Hutchins was killed on the New Mexico set of the indie-western movie after Baldwin discharged a firearm that he was led to believe contained no live ammunition, according to a search warrant executed by the Santa Fe County Sheriff’s office. She was airlifted to the University of New Mexico Hospital in Albuquerque, New Mexico, where she was eventually pronounced dead.
According to a comprehensive report from the Los Angeles Times, which interviewed 14 “Rust” crew members, nine of which were present on the day Hutchins died, she immediately began speaking with crew members who were tending to her after the bullet went through her midsection and landed in Souza’s shoulder.
According to the report, a boom operator looked at Hutchins after she fell to the ground and said: “Oh, that was no good.”
“No,” Hutchins replied. “That was no good. That was no good at all.”
She was later pronounced dead at the hospital, making the brief exchange with the sound person some of her final words.
“I was looking right at her, I could see an exit wound that immediately started pouring blood and that’s when [people screamed] ‘She’s shot!’ and everything went crazy,” another crew member said of the moments following the shooting.
Baldwin, meanwhile, was reportedly shocked after the gun went off and continued to repeat the phrase “What the f— just happened?”
Later, when Baldwin returned to base camp after changing out of his western costume that he was wearing during the incident, he informed the crew members waiting to be interviewed by police that he had “never been handed a live weapon” before this incident.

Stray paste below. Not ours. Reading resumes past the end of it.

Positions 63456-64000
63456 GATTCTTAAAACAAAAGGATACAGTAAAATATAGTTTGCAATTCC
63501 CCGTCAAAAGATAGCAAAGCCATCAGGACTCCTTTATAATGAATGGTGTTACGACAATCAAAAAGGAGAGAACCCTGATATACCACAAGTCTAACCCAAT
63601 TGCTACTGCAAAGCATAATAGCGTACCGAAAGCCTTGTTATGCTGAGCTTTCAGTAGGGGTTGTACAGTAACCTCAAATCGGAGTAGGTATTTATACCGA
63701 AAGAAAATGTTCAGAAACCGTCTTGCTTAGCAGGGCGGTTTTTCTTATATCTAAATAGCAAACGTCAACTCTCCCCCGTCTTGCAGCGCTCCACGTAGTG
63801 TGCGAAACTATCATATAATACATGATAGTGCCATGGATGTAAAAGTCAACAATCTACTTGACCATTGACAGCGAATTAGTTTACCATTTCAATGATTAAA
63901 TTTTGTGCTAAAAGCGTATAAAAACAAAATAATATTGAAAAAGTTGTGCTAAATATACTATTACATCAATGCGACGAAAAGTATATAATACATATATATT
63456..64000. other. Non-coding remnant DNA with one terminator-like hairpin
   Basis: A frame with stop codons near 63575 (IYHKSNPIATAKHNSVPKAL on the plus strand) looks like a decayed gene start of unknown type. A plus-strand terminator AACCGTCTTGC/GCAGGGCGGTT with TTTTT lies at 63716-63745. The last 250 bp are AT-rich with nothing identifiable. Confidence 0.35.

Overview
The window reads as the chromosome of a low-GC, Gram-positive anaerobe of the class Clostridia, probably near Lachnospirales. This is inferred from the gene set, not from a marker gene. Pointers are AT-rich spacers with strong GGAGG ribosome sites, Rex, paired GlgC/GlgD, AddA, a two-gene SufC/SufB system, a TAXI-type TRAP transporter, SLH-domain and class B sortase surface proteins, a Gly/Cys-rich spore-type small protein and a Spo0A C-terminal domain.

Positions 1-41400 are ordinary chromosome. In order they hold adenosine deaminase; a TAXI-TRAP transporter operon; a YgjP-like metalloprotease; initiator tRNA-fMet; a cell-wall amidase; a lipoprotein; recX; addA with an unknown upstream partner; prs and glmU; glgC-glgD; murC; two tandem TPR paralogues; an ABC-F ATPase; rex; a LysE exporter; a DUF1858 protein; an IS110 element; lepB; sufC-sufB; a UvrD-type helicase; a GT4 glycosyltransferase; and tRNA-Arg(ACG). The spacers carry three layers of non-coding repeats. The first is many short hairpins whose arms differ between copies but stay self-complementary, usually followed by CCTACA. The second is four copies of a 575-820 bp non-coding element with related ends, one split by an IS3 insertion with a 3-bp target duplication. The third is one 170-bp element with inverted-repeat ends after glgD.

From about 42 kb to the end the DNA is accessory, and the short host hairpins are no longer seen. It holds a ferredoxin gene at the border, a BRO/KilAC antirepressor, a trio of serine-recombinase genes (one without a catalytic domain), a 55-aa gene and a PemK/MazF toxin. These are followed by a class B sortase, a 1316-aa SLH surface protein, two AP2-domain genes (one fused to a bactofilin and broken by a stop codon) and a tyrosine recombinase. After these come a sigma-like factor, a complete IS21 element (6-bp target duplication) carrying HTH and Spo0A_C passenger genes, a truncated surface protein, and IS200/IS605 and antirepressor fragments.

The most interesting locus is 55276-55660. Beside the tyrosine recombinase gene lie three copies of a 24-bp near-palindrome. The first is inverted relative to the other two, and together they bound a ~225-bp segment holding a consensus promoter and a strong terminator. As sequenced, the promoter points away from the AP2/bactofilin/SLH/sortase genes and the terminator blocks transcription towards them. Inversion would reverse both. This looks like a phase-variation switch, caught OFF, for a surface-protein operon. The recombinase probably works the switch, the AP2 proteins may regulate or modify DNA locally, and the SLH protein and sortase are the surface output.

Speaking publicly for the first time since the incident on Saturday, Baldwin called Hutchins his friend and noted that the incident was a “one in a trillion event.”
There are incidental accidents on film sets from time to time, but nothing like this,” he said. “This is a one in a trillion episode. It’s a one in a trillion event.”
He was previously spotted getting breakfast Sunday morning with Hutchins’ husband and son at the La Posada hotel in New Mexico.
The Santa Fe County Sheriff’s Department is still investigating the incident and said it was “too early” to comment on potential charges during a press conference Wednesday. However, Sheriff Adan Mendoza has since referred to the department’s efforts as a “criminal investigation.”
“I’d be careful using the word ‘accident,'” Mendoza said during an appearance Thursday on “Fox & Friends.”
“This is obviously a tragedy and it was avoidable, so right now it’s a criminal investigation.”